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Palm Oil : Challenges, Opportunities And Latest Market Directions:
Supply and Demand Prospects for Oils and Fats Industry in Malaysia
By: Mr. Ahmad Borhan Ahamad Nordin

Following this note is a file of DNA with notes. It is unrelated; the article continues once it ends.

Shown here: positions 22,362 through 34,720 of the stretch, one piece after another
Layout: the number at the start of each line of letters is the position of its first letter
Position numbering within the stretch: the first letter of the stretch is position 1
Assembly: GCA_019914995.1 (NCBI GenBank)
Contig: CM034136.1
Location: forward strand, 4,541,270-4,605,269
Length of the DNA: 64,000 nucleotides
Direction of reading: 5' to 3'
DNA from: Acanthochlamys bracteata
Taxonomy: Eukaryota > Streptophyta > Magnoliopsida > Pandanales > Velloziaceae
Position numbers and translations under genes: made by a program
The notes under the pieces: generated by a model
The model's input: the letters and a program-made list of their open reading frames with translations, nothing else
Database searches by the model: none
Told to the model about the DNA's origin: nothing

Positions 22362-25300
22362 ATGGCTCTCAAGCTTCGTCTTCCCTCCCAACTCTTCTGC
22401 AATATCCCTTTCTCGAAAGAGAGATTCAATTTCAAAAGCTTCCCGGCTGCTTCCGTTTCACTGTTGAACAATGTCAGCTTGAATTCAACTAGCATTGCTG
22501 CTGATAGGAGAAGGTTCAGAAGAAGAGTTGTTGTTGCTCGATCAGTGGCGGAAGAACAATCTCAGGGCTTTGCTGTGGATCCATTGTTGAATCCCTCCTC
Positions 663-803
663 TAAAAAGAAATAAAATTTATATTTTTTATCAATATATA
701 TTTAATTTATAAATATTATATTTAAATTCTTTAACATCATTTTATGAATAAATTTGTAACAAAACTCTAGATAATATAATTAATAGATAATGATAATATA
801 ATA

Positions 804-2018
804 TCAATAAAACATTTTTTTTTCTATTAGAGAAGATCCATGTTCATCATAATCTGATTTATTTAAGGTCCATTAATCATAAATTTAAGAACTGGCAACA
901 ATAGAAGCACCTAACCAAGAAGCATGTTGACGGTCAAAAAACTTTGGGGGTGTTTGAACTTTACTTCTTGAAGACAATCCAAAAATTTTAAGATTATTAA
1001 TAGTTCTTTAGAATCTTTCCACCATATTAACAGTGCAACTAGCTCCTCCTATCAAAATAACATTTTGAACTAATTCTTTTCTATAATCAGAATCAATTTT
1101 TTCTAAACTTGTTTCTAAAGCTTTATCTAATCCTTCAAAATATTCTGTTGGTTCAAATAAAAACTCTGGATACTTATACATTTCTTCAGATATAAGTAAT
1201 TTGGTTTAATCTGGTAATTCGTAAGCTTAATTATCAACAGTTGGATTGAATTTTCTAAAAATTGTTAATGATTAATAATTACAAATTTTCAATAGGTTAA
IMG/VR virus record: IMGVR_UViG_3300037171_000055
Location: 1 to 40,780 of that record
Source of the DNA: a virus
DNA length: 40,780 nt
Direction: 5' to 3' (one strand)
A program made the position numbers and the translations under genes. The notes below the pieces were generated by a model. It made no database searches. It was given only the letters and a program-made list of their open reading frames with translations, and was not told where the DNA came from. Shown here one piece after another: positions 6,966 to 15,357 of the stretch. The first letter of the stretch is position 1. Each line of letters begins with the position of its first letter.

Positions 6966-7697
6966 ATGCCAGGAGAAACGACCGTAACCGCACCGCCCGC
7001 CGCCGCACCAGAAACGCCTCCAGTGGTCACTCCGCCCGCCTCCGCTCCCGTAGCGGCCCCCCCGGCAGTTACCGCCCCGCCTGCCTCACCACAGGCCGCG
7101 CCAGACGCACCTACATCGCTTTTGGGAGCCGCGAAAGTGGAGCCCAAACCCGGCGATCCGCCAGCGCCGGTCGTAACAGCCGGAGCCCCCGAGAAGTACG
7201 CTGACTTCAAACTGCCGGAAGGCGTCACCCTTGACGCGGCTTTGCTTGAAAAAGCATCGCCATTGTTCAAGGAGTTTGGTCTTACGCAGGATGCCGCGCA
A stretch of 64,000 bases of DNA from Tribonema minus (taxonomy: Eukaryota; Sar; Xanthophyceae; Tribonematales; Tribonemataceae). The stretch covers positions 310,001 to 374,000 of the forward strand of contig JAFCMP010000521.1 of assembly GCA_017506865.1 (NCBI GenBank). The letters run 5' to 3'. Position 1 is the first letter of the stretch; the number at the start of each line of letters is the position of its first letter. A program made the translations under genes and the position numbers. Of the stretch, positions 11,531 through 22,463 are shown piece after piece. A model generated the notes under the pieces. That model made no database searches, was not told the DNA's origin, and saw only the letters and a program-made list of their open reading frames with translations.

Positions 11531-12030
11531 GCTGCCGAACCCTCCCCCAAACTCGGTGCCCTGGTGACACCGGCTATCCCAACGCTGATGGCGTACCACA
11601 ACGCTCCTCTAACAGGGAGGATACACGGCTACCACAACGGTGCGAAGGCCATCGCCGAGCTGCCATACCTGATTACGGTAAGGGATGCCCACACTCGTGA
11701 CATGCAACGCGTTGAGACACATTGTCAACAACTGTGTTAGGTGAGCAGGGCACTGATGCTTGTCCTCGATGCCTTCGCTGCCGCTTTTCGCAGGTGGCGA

Mr. Ahmad Borhan bin Ahamad Nordin holds B. Sc. (Statistics) from Universiti Kebangsaan Malaysia. He has carried out research works on various aspects of palm oil such as feasibility study on producing organic palm oil, marketing and price dynamics of PKE and its future competitiveness, relationship of futures price and physical price of palm oil, simulation study on the availability of palm oil stock and its development, a review on palm oil supply and disappearance, effects of exchange rate on exports of oil palm products to selected markets and impact of labelling on palm oil in the US market. He wrote a number of papers and published them in journals. He also participated in lectures and local seminars. He is currently a Senior Research Officer, Techno Economy Research Unit, Economics and Industry Development at Malaysian Palm Oil Board (MPOB).